Thursday, September 28, 2006
Tuesday, September 26, 2006
Pineapple-Mandarin Tea Cake
2 c. flour (add a few extra tablespoons if you don’t like your cake very gooey)
1 ¼ c. raw sugar (or less if the pineapple is sweet)
½ t. salt
1 ½ t. baking powder
½ t. baking soda
2 T. vegetable oil
Zest and juice of two mandarins (or one orange)
~1 c. minced fresh pineapple (try to catch as much of the juice as possible, too)
egg replacer for 1 egg (I used flax, but if bananas weren’t $15 a kilo I think they would be ideal)
Preheat the oven to 160 (about 350 F). Grease and flour a 9 inch pie plate, or any small-ish baking dish. In a large bowl, mix dry ingredients. In a smaller bowl, combine oil, mandarin juice and zest, pineapple, and egg replacer. Fold wet ingredients into dry ingredients, combining until uniform, but be careful not to over-mix. Pour the batter into prepared baking dish and bake for 40 to 50 minutes, or until it’s golden-brown on top. Cool a bit and loosen the edges before removing from baking dish (or just serve it like that). Next time I think I’ll try adding either poppy seeds or some combination of cashews-macadamia nuts to the batter before I bake it.
Saturday we had two bottles of wine—it took forever to find one that wasn’t processed with milk, eggs, and fish, but we finally found a few and settled on two different kinds. We had a Frontignac and a Riesling, so we decided to have a nice dinner to go along with the wine. Friday I volunteered at the Women’s Centre, sorting bread donations that women can take whenever they need, so I grabbed a loaf of wholemeal bakery bread. First we toasted that up, and then spread the slices with some black olive tapenade from Vegan Planet. The tapenade was just olives, capers, garlic, and parsley, but Andy thought it was too salty so we topped the tapenade with some tomatoes and basil. We ate those with the Frontignac, and although I know fuck-all about wine, I thought they went pretty well together. After a little break to let the food settle, it was back into the kitchen, where we made some Pad Thai (a really, really bastardized version). We used these fresh noodles (not rice but wheat), some browned up tofu, broccoli, a small Lebanese eggplant, red capsicum, and a tomato from the garden. First I sautéed up the veggies, then added a sauce made from soy sauce, brown sugar, and lime juice. Then I mixed in the noodles and the tofu, and it was ready to go. We dished it out and topped it off with a bunch of bean sprouts, a big handful of chopped peanuts, and wedge of lime, and a few orange cherry tomatoes. The Riesling said it accompanied asian dishes well, so we opened up that bottle for dinner. I had never made Pad Thai, and Andy had never eaten it, but it’s definitely something we’ll be making more often. Maybe it was just an effect of the wine, but he loved it.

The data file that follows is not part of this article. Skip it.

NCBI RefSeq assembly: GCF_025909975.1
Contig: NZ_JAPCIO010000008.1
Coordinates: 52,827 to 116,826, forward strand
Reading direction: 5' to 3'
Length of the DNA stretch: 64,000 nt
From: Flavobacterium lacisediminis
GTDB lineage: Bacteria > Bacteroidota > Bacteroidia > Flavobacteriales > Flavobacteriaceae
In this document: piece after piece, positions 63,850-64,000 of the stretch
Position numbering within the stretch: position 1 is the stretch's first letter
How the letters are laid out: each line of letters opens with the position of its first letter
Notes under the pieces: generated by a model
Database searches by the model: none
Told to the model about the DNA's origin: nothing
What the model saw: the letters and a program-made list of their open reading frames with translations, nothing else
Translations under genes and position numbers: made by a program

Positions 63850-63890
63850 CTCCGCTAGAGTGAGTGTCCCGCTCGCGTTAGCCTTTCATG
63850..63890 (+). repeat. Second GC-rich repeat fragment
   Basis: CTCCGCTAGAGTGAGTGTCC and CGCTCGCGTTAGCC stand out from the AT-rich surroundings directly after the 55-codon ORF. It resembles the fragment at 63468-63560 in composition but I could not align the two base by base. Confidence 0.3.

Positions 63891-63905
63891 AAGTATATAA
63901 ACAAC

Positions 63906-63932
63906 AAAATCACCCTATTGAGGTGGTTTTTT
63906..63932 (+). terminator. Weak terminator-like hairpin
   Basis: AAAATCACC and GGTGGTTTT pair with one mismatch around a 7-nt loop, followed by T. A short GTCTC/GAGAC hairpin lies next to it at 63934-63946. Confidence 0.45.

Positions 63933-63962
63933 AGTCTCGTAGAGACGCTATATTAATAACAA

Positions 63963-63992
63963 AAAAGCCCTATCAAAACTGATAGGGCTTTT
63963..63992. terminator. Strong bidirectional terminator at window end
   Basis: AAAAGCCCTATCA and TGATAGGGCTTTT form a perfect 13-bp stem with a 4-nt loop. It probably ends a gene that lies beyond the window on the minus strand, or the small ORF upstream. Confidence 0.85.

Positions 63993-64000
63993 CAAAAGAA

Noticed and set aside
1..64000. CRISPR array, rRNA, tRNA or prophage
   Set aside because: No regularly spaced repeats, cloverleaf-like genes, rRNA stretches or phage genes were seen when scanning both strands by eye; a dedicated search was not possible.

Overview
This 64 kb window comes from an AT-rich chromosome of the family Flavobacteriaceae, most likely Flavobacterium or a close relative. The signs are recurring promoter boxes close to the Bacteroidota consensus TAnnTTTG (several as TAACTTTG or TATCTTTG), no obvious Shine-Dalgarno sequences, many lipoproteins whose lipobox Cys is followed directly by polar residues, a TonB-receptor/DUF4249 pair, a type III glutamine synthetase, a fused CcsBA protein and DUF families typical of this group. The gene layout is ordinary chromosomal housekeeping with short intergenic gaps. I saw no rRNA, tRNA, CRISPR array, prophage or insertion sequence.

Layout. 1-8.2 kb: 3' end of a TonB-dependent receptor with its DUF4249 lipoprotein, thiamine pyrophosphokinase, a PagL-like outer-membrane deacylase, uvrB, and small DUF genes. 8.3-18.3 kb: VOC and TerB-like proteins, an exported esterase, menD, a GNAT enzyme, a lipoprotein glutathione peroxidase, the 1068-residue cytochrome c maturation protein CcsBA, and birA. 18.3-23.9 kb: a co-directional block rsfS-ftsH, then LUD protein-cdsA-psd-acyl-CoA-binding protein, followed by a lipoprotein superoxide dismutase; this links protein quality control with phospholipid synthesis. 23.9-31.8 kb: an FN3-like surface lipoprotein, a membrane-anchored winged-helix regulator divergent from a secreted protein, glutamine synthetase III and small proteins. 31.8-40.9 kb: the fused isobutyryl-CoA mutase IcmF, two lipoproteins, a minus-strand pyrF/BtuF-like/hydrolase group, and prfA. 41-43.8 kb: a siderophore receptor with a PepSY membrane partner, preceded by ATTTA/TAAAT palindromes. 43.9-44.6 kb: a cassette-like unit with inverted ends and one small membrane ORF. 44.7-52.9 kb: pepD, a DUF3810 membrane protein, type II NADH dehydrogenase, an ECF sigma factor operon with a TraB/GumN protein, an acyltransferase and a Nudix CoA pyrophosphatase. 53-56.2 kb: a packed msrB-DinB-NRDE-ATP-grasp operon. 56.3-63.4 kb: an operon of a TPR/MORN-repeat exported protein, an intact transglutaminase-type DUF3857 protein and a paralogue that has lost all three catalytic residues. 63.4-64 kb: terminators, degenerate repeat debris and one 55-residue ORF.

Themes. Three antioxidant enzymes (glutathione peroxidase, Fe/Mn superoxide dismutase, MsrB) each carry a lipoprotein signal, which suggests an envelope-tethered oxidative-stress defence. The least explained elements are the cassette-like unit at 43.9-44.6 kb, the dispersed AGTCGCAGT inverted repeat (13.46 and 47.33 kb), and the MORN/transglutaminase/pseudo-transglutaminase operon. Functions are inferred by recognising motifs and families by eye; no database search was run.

We woke up Sunday (no hangover, woohoo!) and went to the market. markets that we know of, and each has stalls selling produce, crafts, and random shit. Since I got here in May we’ve been visiting the city market, but for the past two weeks we’ve gone to a different one. The new market has sweet potatoes for $2 a kilo, so we’ve had a very sweet Townsville has at least 3 potatoey couple of days. We also got heaps of apples, capsicums, avocadoes, a honeydew melon, tomatoes, and carrots. Add this to our weekly visit to the Tight-Ass Saturday Sale (when the supermarket marks down produce on Saturday afternoons) and our fridge was chockablock. We tried chicory for the first time, in a pasta bake with eggplant and oregano, and we bought some baby wombok so we can make spring rolls sometime this week. And we’ve still got one black sapote left from a few weeks ago, just on the verge of ripeness now, in front of the honeydew melon.
Last night we had some left over pasta bake with a salad. Here's Andy chopping up veggies for the salad. It had orange capsicum, bean sprouts, tomato, carrot, and basil leaves from the garden.
Here's a close-up of the salad.
And the chicory-eggplant pasta bake, super-yummy even two days in a row!
Friday, September 22, 2006
And the little herb garden off the patio. We started with two Thai basil plants given to us by our old housemate and a bunch of seeds. Now it’s a bushy little semi-circle filled with basil, Thai basil, parsley, and coriander (cilantro). We also have heaps of herbs planted between the tomatoes (supposedly they keep bugs away), and we’ve got baby chilli plants scattered everywhere as well.
Despite the negative atmosphere of the house (I know I sound like a hippy, but seriously, this house is miserable), life seems to be thriving. Aside from all of the plants taking over our mini-garden, I opened the window a week or so ago to find these gecko eggs. The picture is really blurry because they were so small; that’s a 2 cm long picture hook next to them! Aside from the two in the picture, there were broken shells all around, which leads me to believe that others had recently hatched. The morning after I found them, one shell was hatched open on the floor beneath the window sill. We went away for the weekend, and when we got back the final egg still hadn’t hatched. I don’t know gecko gestation periods, or even when that thing was laid, but we had a feeling it was a dud. We didn’t get to find out though, because that evening Andy watched as a big gecko came and ate it. I know, circle of life and all that crap, but the idea of tiny baby geckos is so freaking adorable…
Wednesday, September 20, 2006
This morning there was a memorial service for Steve Irwin, who died about two weeks ago. It was televised live on 4 out of the 5 channels we get. I think it went from 9 until 10. At 10:30 I turned on the tv to catch the news headlines. For 10 minutes they did nothing but talk about the Steve Irwin thing, recapping everything that had happened just a half hour before. I realise that his death is tragic and upsetting to a lot of people, and I understand the desire to hear about his memorial. But while all of this 'news' was being told, the ticker at the bottom of the screen was focused on an attempted military coup in Thailand. I had to try and decipher the news from a few improper sentences, like "Thai general thwarted in coup in Bangkok. [Channel 7 logo] Tanks surround Thai PM residence. [Channel 7 logo] State of emergency declared--Banks and schools to be closed and Bangkok under Martial Law. [Channel 7 logo] Elections declared unconstitutional. [Channel 7 logo] Bindi Irwin describes Steve as 'Best Dad' at memorial." (First of all, of course she thinks her dad was the best. She's like 10 or something, they all think their dad is the best.) As big as Steve Irwin was, I don't think his memorial should supercede an attempted coup in Thailand. That seems like major news to me. I hate the priorities of the media.